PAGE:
One of the best parts of this job is getting to watch technology progress from one generation to the next. Although fresh products aren't always better than the ones they replace, the overall trend is a positive one. The new hotness tends to offer better performance, lower power consumption, and more integrated features than last year's old and busted.
In the realm of build-your-own PCs, nowhere has the forward march of technology paid bigger dividends than among Mini-ITX systems. The industry's relatively newfound focus on power-efficient performance is perfectly suited to the shoebox-sized systems built around the form factor. Potent CPUs and graphics cards are now readily available with the sort of tight power envelopes needed for claustrophobic Mini-ITX enclosures. Thanks to core-logic chipsets with expanding peripheral payloads and motherboard makers that are always finding new ways to add connectivity options, the limited expansion capacity of the midget mobo standard isn't the impediment it once was.
At first glance, Asus' P8H67-I Deluxe looks to be the most advanced Mini-ITX motherboard to date. Despite a footprint that's smaller than 7" x 7", the Deluxe lives up to its name with a Sandy Bridge socket, a full-sized PCI Express x16 slot, built-in Wi-Fi and Bluetooth, Asus' slick UEFI replacement for the BIOS, and a whopping four USB 3.0 ports. That's a lot to squeeze into such diminutive dimensions, but Asus manages to do a neat and tidy job.
The key to fitting everything on the board is Asus' decision to use notebook-style SO-DIMM slots. These puppies are a little more than half the length of full-sized DIMM slots, saving precious real estate for auxiliary peripherals. Regardless of what Apple's online store would have you believe, notebook memory is pretty cheap these days. You'll pay just $70 for a Kingston dual-channel kit loaded with 8GB of DDR3-1333 SO-DIMMs. Desktop DIMMs with the same speed, timings, and capacity will actually cost you a few dollars more.
Obviously, clearances are a big concern when building a Mini-ITX system. Cases often have restrictions when it comes to the height of CPU heatsinks and the length and width of discrete graphics cards.
On the Deluxe, you also need to worry about the socket's close proximity to the PCI Express x16 slot, which will prevent some CPU coolers from working alongside expansion cards. That's really the board's only potential pitfall on the clearance front. All of the surface-mounted components keep a low profile and should stay out of the way.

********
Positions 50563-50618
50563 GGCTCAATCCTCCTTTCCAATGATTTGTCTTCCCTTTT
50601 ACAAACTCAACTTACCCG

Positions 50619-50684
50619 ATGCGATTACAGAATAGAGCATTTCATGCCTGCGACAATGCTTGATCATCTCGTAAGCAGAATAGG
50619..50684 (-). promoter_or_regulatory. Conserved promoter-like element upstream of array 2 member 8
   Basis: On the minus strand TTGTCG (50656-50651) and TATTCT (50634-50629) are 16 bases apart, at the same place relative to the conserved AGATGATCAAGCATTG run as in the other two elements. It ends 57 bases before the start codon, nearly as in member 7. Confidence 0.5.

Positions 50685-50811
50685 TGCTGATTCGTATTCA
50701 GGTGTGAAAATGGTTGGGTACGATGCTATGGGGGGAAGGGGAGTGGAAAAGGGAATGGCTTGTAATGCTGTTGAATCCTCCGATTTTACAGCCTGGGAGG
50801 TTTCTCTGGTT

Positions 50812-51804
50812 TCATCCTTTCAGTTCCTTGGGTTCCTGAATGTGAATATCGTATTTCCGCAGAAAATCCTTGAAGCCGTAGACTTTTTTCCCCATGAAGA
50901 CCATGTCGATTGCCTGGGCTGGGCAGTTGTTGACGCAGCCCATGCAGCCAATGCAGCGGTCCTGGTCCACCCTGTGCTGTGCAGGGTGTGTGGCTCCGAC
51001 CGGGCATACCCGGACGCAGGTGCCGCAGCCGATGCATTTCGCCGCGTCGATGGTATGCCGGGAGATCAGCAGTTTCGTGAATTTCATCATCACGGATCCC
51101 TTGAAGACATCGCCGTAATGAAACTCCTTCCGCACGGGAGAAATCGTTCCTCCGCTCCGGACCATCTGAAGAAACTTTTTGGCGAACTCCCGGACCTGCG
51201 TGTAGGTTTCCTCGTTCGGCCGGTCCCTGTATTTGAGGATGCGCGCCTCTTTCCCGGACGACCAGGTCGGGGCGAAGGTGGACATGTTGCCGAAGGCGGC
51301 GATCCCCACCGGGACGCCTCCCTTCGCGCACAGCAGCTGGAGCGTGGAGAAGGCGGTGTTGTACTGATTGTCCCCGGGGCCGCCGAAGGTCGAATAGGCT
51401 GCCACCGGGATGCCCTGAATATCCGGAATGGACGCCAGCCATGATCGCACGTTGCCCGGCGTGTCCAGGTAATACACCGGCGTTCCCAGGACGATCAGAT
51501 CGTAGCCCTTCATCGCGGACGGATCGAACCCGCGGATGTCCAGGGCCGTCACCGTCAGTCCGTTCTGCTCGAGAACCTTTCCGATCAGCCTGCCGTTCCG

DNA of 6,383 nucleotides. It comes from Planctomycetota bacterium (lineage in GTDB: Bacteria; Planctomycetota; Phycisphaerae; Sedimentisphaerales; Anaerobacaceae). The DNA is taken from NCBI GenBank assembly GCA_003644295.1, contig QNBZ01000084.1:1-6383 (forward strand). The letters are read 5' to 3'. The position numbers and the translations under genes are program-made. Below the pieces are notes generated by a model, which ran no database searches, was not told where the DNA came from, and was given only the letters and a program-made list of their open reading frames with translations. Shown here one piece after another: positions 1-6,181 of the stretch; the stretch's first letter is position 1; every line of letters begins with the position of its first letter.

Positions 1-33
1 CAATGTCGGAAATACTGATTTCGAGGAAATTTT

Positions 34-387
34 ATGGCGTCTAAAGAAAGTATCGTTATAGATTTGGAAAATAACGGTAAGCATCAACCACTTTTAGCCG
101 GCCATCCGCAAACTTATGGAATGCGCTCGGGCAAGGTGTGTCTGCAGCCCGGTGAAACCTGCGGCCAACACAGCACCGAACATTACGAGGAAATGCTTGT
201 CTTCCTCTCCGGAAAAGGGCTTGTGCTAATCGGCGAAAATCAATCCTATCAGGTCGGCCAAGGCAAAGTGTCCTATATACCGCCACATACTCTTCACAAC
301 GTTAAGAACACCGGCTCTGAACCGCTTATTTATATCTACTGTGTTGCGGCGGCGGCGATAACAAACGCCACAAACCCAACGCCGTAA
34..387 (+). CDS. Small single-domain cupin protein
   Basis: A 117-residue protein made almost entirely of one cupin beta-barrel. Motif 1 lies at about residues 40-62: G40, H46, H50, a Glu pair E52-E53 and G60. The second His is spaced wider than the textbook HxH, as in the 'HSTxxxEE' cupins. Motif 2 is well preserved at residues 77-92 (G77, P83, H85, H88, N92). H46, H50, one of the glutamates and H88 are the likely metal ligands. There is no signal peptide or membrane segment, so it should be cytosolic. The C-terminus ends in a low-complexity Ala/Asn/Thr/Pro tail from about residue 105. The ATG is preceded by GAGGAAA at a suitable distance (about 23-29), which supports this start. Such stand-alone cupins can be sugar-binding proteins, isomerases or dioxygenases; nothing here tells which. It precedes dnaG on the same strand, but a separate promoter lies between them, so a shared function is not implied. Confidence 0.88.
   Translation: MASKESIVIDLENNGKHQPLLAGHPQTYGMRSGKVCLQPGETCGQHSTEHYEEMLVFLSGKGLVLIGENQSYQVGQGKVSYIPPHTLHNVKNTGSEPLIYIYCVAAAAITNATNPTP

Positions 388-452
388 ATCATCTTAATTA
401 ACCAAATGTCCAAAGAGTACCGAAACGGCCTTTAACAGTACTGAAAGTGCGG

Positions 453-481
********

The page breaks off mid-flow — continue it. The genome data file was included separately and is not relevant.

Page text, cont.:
A generous six-phase power array graces the Deluxe: three are dedicated to the CPU core, plus one each to its uncore component, integrated GPU, and the DRAM slots. Asus covers the power regulation circuitry with a low-slung heatsink that looks like it's been poured onto the board. This finned piece of metal also covers the H67 Express platform hub, and I'm a little leery about the chipset getting warmed when heavy CPU loads spool up the VRMs. There don't appear to be heatpipes involved, so you can probably isolate the chipset's heatsink with a few minutes of Dremel work. Unless you're running loads of I/O through the PCH or a particularly power-hungry CPU (keep in mind that the H67 doesn't allow CPU multiplier adjustments for easy overclocking), I doubt such surgery will be required.
To the left of the heatsink's tallest point sit four Serial ATA ports that are color-coded by speed. The white ones are 6Gbps, while the blues run at half that speed. If you're thinking of building a small-form-factor storage server, note that Zotac's comparable H67-ITX takes advantage of all six of the H67's SATA ports. Asus taps one more, but sends it to an eSATA connector in the rear cluster.
Among other things, the rear cluster plays host to the antenna connectors for the integrated Atheros 802.11n Wi-Fi card. The Mini PCIe slot that hosts the card doesn't have clearance for anything longer. Just below it sits a front-panel connector for one of the two NEC USB 3.0 controllers that populate the board.
The second controller feeds a pair of SuperSpeed ports in the main cluster. In addition to a trio of video outputs for Sandy Bridge's integrated graphics, you also get a PS/2 throwback and a sadly unpowered eSATA connector. The purple nurple at the top of the red USB ports is a Bluetooth 3.0 radio, which seems particularly appropriate for a motherboard likely to be paired with wireless peripherals sitting across the room on the couch.
Audio is important for home-theater PCs, and the Deluxe could do better in this regard. Like everyone else, Asus is using a Realtek ALC892 audio codec. Pristine digital audio can be passed to a compatible receiver or speakers via the S/PDIF or HDMI outputs, but that'll only deliver surround sound with pre-encoded content like movies—not games. If you have a pair of stereo speakers or headphones, the Deluxe at least offers virtualization via DTS Surround Sensation.
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